Image by Brittany Grabowski
In these strange times, an unidentified flying object is more likely to be some geek’s make-it-yourself drone than an extraterrestrial spacecraft. Up until not very long ago though, such simple explanations for sightings weren’t readily available. As newly revealed documents show, many past UFO incidents, including several in Massachusetts, were probably something other than meteors and weather balloons.
The aforementioned files relate to the Air Force’s Project Blue Book, and its investigation of more than 12,000 UFO sightings from 1947 through 1969. Predictably, most cases were easily explained—conventional aircraft, natural phenomena—but 701 remained officially “unidentified.” The Blue Book files were declassified years ago, but only available on microfilm until January, when they were posted on the Black Vault website of UFO enthusiast John Greenewald, who spent years obtaining them through Freedom of Information Act requests.
After fueling headlines for several days, the files were taken down last week due to usage rights complications. Luckily for those paranoid Bostonians who smell a cover-up, the Dig took a look before they disappeared.
We may be the only Massachusetts outlet to have taken significant interest. Greenewald’s database generated national stories, as well as local coverage about sightings elsewhere. With over 100,000 pages to peruse though, many of which were related to the commonwealth, only the Boston Globe seems to have paid any attention, and only for the length of an opinion piece on a single case.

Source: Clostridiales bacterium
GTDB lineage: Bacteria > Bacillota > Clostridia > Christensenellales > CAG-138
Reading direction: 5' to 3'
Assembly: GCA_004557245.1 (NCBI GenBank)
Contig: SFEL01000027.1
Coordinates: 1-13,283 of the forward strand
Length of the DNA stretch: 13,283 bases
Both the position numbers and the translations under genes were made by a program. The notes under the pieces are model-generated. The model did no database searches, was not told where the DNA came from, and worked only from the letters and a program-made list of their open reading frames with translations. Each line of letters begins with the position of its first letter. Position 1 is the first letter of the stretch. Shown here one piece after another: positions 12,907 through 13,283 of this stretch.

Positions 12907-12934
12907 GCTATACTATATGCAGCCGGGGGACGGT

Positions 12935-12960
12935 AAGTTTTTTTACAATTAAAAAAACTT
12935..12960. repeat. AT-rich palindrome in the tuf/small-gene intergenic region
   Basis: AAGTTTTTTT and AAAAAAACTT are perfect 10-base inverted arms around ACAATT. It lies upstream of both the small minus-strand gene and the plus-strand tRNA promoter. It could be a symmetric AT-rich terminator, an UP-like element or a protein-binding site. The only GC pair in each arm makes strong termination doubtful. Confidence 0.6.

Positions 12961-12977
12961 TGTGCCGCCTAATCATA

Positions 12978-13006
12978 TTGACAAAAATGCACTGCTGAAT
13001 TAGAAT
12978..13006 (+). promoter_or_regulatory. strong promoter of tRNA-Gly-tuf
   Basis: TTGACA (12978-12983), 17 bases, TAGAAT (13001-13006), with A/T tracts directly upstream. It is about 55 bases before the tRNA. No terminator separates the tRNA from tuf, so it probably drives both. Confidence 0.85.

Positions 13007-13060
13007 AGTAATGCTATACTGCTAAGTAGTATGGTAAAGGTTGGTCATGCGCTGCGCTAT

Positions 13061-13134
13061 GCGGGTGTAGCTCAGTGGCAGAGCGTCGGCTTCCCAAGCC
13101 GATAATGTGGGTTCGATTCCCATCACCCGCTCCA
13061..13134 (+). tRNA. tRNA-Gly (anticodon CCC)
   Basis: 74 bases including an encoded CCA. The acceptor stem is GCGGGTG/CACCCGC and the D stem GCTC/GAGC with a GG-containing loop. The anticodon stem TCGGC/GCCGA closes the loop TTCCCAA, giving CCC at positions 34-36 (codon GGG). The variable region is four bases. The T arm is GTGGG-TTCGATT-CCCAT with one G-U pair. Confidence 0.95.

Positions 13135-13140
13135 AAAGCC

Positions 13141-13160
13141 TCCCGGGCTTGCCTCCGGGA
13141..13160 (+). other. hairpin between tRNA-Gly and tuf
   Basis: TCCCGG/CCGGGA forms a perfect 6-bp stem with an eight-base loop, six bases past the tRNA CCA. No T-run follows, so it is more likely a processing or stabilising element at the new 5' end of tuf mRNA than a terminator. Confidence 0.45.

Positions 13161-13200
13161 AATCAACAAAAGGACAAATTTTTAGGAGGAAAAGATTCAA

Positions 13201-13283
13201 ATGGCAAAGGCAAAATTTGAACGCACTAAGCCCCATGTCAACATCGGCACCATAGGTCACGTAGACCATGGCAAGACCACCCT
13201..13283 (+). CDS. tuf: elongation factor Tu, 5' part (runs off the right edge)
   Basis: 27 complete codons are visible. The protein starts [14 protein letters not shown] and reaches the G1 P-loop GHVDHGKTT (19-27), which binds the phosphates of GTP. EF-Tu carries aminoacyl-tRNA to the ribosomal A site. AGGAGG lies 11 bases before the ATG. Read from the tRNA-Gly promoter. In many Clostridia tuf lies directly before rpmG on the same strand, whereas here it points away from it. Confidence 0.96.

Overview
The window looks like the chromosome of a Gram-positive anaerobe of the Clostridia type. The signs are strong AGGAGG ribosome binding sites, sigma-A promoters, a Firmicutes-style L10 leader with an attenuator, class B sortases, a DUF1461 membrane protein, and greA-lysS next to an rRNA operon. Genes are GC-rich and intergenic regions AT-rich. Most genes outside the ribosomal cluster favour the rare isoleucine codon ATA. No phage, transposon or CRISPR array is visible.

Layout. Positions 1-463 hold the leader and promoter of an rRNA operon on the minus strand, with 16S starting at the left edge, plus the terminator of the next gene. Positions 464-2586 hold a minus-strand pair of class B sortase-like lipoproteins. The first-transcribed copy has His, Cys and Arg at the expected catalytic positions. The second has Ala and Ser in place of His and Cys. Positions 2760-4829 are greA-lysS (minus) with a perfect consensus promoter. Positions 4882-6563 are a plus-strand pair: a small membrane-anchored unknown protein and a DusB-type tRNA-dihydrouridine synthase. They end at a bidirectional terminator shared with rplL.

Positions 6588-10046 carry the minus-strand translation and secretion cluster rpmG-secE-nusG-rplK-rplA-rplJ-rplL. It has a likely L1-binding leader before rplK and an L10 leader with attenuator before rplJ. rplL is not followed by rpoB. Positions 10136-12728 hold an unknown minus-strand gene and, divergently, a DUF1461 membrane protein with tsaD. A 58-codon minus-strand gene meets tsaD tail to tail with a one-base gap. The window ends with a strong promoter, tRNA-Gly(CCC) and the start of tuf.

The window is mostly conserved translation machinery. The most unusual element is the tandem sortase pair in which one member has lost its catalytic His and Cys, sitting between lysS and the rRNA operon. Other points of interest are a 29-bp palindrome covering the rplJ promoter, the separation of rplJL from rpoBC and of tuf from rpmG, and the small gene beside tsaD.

Of course a lot of the Blue Book documents about spacecraft in Mass aren’t very exciting. For example, one report notes 11 Boston area sightings, nine of which “are attributable to an (aircraft) with an advertising banner” … or … “the characteristics of a searchlight or spotlight.” There’s also a 1964 report from the Town of Shirley in Middlesex County, in which the object is written off as a meteor, and a 1960 report from Wilmington, which has a box checked for “probably balloon.” Many others follow a similar pattern.
A few, however, are much sexier. One describes a 100-foot long “flying tube,” white in color, traveling through the air southwest of Boston at 100 miles per hour with “no sound, trail or exhaust.” The source of the report, an Air Force pilot, “chased [the] object but lost it in overcast.” The government’s conclusion? “Insufficient data.”
Another worthwhile report from Weymouth relates to an incident that inspired major headlines at the time. After waking up to a loud noise one night in 1963, a couple looked out their window and reportedly saw an object that, based on a crude drawing included in the documents, resembled a flying saucer. While this is somewhat unremarkable, a Quincy Patriot-Ledger reporter also allegedly photographed the object. Still, Air Force investigators found “insufficient data for evaluation,” arguing the photo was unreliable, while for some reason neglecting to include a copy in their files.